The other example is even more dramatic. On Easter Sunday, April 26, 1478, during the celebration of High Mass, in the presence of 10,000 fellow Florentines, a group determined to put an end to the de facto rule by the Medici family of what was supposedly the Republic of Florence, attacked two of its most illustrious members, Lorenzo "the Magnificent" and his younger brother Giuliano. Lorenzo escaped into the sacristy, the room where the clergy vest for the services, with serious but non-fatal injuries. Giuliano was less fortunate. He was stabbed 19 times by a gang that included at least one priest who'd participated in the Mass, and bled to death within a few feet of the Holy Altar. The Medicis and their supporters quickly gained control, and within the hour arrested the visiting Archbishop of Pisa, one of the principal ringleaders of the plot. By the end of the day his naked body hung from the walls of the Palazzo Vecchio, the fortress-like center of government not far from the Duomo. What a way to spend Easter!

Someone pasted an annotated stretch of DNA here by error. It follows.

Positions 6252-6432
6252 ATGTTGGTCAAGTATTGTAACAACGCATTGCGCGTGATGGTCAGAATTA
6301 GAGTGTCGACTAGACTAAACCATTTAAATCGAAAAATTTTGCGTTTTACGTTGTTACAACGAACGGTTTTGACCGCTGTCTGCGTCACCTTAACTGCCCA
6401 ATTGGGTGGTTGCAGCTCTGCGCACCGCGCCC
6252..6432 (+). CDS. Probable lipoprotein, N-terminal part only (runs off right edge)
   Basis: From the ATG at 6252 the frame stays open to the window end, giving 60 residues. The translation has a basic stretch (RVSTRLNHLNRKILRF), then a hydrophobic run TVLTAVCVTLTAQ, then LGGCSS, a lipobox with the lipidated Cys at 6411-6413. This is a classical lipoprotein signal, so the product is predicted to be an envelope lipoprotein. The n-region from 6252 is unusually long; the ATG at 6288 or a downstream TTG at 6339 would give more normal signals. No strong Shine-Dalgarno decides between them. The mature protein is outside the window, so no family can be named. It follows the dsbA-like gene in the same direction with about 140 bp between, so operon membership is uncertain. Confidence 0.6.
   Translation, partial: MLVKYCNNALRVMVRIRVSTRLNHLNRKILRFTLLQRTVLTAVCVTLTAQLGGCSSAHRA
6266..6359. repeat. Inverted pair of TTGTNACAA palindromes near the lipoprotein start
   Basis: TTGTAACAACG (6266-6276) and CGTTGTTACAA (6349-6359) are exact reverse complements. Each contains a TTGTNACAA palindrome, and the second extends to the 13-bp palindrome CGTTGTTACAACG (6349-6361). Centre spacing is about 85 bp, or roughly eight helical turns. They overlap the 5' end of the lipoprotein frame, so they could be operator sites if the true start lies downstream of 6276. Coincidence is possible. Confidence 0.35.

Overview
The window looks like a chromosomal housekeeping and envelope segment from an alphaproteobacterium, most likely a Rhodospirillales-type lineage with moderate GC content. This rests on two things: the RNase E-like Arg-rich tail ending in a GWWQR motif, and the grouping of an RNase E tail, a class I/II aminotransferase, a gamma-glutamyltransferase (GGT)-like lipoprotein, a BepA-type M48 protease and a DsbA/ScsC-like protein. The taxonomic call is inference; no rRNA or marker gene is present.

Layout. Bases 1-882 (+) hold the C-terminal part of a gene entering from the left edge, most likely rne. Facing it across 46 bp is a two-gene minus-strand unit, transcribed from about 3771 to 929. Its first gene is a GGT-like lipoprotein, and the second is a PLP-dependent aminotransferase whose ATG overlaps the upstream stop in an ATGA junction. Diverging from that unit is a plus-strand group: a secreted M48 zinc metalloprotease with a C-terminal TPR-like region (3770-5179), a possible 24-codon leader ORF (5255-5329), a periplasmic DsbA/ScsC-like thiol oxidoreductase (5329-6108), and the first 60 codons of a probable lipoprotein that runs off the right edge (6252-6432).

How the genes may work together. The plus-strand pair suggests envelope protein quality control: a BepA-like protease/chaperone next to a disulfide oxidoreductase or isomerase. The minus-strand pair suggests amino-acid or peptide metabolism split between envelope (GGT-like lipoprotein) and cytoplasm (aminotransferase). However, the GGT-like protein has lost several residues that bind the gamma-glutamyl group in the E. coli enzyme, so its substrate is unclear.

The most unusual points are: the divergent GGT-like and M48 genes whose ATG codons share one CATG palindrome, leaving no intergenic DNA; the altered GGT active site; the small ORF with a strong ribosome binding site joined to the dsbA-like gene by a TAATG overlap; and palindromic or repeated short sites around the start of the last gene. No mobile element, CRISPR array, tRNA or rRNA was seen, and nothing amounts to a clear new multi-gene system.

Of course, Florence's Duomo isn't the only House of God that has witnessed ungodly violence perpetrated within its walls; think of what the Great Church of Haghia Sophia in Constantinople suffered at hands first of the Crusaders and later of the Ottomans. Which brings me, by an admittedly roundabout way, to what I wanted to talk about in the first place: a holy relic of Saint John Chrysostom, Archbishop of Constantinople, which is neither in Constantinople nor at the Vatican, but right here in Florence, in the Cathedral of Santa Maria del Fiore, the Duomo.